Autonomous vehicles could eliminate need for roadway stormwater systems

The adoption of autonomous vehicles in coming decades is expected to have a major impact on road design and urban infrastructure—and one of the largest changes could mean the end of the road for aging and costly stormwater systems.

“At the Minnesota Design Center, we’re looking at the design of road and infrastructure systems as a result of autonomous vehicles,” says Professor Tom Fisher, the center’s director. “We’ve found the precision of autonomous vehicles requires a different type of road surface that can resist precise, repetitive wear.”

As a result, future roads could be a set of reinforced concrete tracks that allow for much more pervious surface, require fewer materials, and are easier to maintain. And, Fisher says, “perhaps most importantly, they will allow us to eliminate the storm sewer system, which is very expensive for cities and local governments and creates many negative impacts.”

If roadways at every level—from alleyways to major arterials—shifted to the new design, Fisher says the hydrological impacts would be immediate. “Instead of moving stormwater offsite through a stormwater system, you have the ability to capture stormwater in the roadbed and allow it to recharge aquifers. We’re working to calculate the impacts of that in terms of hydrology, the elimination of heat islands, creating more space for animal habitat, and creating new bioswales.”

The shift to a reimagined urban infrastructure would come at a significant initial cost. However, Fisher says that while the immediate short-term cost is higher, there is enormous long-term savings potential in the elimination of stormwater systems, much lower material use for roadways, and fewer environmental impacts. To offset the initial costs, governments would need to leverage the increased tax base that comes from the shift to autonomous vehicles.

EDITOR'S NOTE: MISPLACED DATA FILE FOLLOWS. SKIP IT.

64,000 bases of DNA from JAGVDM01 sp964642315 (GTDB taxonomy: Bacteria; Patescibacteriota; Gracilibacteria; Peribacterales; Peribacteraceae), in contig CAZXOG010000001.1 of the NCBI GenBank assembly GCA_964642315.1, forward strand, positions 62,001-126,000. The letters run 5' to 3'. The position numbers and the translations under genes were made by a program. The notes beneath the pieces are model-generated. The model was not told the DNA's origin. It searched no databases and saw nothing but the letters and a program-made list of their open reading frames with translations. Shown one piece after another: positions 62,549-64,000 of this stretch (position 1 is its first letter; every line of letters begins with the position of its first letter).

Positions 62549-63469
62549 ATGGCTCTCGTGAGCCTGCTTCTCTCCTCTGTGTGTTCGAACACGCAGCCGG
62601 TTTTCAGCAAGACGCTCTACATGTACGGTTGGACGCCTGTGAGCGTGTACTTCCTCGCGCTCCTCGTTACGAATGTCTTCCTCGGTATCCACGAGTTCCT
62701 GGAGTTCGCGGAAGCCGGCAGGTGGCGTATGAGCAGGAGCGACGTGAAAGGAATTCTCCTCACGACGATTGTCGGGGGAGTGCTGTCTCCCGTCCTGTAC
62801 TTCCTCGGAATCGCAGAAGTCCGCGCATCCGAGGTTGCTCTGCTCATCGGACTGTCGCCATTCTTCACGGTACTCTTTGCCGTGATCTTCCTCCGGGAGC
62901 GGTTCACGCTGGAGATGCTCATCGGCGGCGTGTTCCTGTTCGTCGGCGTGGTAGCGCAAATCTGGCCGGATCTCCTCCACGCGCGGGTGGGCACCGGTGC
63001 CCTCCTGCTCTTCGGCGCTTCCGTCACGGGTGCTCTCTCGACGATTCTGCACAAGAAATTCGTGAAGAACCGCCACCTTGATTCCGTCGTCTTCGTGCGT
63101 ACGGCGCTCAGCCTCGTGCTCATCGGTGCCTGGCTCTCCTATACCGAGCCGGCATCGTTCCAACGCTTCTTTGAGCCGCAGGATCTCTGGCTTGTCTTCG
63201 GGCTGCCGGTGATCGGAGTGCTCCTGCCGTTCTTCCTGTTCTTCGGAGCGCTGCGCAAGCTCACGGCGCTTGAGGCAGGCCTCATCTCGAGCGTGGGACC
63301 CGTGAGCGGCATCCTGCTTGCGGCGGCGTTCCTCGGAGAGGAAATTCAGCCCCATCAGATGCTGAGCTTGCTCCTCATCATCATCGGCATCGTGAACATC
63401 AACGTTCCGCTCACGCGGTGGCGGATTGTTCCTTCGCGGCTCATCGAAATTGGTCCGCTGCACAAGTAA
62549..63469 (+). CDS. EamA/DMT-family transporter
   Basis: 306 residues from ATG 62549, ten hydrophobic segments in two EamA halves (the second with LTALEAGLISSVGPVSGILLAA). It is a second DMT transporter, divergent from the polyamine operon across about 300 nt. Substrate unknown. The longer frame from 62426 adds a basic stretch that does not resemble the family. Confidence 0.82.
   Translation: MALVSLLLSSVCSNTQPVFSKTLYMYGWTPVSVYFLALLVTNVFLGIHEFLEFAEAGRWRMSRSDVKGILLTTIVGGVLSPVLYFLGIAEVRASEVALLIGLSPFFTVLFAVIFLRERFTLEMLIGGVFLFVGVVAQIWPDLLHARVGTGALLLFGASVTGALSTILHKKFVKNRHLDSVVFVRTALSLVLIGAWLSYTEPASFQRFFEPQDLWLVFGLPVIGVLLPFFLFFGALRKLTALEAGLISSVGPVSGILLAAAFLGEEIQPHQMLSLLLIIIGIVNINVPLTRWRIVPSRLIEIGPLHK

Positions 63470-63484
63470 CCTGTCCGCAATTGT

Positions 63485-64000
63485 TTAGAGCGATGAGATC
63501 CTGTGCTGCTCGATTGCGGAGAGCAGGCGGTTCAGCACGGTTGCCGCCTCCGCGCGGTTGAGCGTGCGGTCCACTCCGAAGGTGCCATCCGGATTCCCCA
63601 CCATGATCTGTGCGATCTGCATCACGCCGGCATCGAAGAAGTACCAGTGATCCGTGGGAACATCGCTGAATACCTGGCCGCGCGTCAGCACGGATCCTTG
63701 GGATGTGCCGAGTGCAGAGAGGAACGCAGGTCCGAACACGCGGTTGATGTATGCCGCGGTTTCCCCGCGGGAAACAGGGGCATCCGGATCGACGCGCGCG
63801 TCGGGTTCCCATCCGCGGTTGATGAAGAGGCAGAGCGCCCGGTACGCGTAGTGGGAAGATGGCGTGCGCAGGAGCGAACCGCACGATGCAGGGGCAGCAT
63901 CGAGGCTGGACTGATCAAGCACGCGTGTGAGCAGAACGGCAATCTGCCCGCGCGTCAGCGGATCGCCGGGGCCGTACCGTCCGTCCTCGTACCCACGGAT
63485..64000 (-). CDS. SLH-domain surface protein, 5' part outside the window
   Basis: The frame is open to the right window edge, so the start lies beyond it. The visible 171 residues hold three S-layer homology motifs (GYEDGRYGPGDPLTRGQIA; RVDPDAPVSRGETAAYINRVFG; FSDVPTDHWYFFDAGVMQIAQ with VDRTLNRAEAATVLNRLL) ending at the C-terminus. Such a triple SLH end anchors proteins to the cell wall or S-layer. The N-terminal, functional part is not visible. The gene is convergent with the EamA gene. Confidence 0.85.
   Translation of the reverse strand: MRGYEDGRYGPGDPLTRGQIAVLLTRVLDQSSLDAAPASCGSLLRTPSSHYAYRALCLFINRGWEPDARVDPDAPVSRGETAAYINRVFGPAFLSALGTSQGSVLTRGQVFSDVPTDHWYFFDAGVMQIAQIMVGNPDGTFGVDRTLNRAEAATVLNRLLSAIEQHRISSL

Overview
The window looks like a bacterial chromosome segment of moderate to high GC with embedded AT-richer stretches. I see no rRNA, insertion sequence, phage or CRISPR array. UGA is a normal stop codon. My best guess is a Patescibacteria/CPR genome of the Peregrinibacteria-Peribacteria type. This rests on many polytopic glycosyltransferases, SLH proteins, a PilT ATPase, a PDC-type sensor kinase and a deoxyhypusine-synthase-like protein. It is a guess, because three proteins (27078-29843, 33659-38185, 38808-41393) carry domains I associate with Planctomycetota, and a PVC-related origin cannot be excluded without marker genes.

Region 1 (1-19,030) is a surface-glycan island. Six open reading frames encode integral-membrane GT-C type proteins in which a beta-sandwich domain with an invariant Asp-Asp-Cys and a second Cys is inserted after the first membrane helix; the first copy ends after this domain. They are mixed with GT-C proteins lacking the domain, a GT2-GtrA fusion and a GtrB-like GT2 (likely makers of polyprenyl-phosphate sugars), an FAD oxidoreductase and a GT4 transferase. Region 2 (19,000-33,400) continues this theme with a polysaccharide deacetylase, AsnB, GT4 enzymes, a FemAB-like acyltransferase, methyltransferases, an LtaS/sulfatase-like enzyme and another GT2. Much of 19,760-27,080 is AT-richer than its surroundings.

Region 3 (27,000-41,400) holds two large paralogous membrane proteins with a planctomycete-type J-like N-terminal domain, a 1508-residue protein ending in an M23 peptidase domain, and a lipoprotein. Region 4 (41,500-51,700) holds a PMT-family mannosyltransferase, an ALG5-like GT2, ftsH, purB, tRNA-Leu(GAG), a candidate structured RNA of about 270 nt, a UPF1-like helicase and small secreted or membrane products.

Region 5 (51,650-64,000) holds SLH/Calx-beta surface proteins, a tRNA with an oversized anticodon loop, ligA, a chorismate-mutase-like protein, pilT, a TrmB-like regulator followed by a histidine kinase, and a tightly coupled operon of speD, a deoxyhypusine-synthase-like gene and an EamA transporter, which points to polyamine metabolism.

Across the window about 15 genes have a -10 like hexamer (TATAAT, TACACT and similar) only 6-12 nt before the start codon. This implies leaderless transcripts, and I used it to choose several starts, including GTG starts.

Photos: Shutterstock

“There will be opportunities for new kinds of uses all along our infrastructure to help pay for this change,” Fisher says. “Autonomous vehicles require fewer and narrower lanes, which allow the right-of-way to be used for other things. Private garages could become businesses and affordable housing, alleyways could become privatized, and today’s parking infrastructure could be used for stormwater retention, pickup and drop-off, urban gardens, green spaces, and denser development to create a greater tax base.”

Beyond the benefits to local governments through the elimination of the stormwater systems and long-term cost savings, this reimagined infrastructure has the potential to make the urban landscape a better place for everyone who lives and works there.

“We see a future where city streets become narrower, greener, and quieter,” Fisher says. “The shift to autonomous vehicles will allow for more bike paths and wider sidewalks, and the ability of autonomous vehicles to operate safely around people using other transportation modes opens up the public right-of-way for many other kinds of uses.”

This work was supported by a National Science Foundation Smart & Connected Communities grant.

Writer: Megan Tsai

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Michael McCarthy
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mpmccarthy@umn.edu